- Cutaneous hemophagocytosis: Clinicopathologic features of 21 cases. [Journal Article]
- JAJ Am Acad Dermatol 2018; 78(2):377-382
- CONCLUSIONS: This was a single-center, retrospective study.Isolated CH in conditions other than CTCL and cRDD is a histopathologic finding related mostly to leukocytoclastic vasculitis. Extensive investigations should be performed only if patients have other signs or symptoms of HLHS.
- Retinal vasculitis associated with cutaneous leukocytoclastic vasculitis. [Journal Article]
- IOInt Ophthalmol 2017 Dec 18
- CONCLUSIONS: We have reported the first case of clinically manifest retinal vasculitis, associated with a common form of cutaneous vasculitis.
- Leukocytoclastic vasculitis complicating cisplatin + radiation treatment for laryngeal cancer: a case report. [Case Reports]
- BCBMC Cancer 2017 12 06; 17(1):831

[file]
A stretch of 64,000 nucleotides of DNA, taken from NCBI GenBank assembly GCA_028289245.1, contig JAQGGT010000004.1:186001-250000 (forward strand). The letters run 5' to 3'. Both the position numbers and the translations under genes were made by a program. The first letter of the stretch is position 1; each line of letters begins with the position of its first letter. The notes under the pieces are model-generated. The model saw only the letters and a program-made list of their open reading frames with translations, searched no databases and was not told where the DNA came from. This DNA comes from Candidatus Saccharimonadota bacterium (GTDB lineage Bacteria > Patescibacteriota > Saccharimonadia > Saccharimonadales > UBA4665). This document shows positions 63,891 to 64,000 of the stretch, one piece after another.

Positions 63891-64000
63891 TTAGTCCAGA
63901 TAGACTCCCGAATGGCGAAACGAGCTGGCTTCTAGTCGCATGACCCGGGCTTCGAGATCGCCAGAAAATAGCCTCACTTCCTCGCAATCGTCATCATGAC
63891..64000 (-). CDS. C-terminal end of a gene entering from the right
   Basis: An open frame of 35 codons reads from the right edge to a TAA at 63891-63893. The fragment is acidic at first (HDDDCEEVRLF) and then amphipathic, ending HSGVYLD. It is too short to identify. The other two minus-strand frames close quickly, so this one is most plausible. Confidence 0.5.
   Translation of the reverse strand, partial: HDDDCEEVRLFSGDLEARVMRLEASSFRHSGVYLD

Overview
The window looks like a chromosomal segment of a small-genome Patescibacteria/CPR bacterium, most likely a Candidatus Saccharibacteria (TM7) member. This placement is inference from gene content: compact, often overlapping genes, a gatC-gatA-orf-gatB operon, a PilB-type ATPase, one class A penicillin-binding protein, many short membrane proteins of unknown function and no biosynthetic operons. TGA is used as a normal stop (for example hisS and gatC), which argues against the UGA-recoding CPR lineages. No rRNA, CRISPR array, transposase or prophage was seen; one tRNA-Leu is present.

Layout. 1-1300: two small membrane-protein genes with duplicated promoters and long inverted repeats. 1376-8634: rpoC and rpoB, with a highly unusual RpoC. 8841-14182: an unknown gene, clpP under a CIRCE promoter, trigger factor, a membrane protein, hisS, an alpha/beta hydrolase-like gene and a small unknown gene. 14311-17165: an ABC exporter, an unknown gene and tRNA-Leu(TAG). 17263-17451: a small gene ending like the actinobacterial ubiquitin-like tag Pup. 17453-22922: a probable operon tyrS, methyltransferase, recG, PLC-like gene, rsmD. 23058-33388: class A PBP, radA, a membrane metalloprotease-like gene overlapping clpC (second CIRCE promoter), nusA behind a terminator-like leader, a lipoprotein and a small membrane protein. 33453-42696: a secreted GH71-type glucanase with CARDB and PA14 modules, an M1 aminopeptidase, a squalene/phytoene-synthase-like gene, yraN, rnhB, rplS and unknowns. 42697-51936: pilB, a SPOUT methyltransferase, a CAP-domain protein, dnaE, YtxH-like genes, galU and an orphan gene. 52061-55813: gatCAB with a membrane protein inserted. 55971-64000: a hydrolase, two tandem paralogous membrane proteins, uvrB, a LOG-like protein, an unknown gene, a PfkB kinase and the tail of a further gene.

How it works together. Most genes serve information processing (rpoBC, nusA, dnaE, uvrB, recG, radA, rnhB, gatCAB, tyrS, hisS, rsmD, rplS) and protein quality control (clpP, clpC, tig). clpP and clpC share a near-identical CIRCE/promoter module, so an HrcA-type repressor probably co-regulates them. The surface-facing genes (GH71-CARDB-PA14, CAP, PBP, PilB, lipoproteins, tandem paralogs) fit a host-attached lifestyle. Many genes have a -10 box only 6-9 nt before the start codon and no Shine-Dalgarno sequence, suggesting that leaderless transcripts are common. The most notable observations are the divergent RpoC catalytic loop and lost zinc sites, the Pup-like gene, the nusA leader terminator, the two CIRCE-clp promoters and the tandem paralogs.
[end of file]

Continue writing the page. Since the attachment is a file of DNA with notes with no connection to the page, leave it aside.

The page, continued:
- CONCLUSIONS: Cisplatin can induce leukocytoclastic vasculitis and clinicians should be aware of this potential effect for better case management and diagnosis.
- Vasculitis: Kids are not just little people. [Journal Article]
- CDClin Dermatol 2017 Nov - Dec; 35(6):530-540
- Cutaneous vasculitis, inflammatory destruction of blood vessels, can present with a wide range of clinical and pathologic findings across a number of heterogeneous conditions. Although some vasculiti...
Cutaneous vasculitis, inflammatory destruction of blood vessels, can present with a wide range of clinical and pathologic findings across a number of heterogeneous conditions. Although some vasculitides are present in both children and adults, some important differences exist in clinical presentation, etiology, management, and prognosis in childhood vasculitis versus adult vasculitis. Cutaneous vasculitis is rare in children, and most childhood vasculitides, of which Henoch-Schönlein purpura is the most common, histologically are small vessel leukocytoclastic vasculitis. In children, infectious etiologies are more common than in adults. Childhood cutaneous vasculitis is most often self-limited with a good prognosis, and treatment is mainly supportive. © 2017 Elsevier Inc. All rights reserved.
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- Pristinamycin-induced leukocytoclastic vasculitis: First report of a case in Tunisia. [Letter]
- TTherapie 2017 Nov 07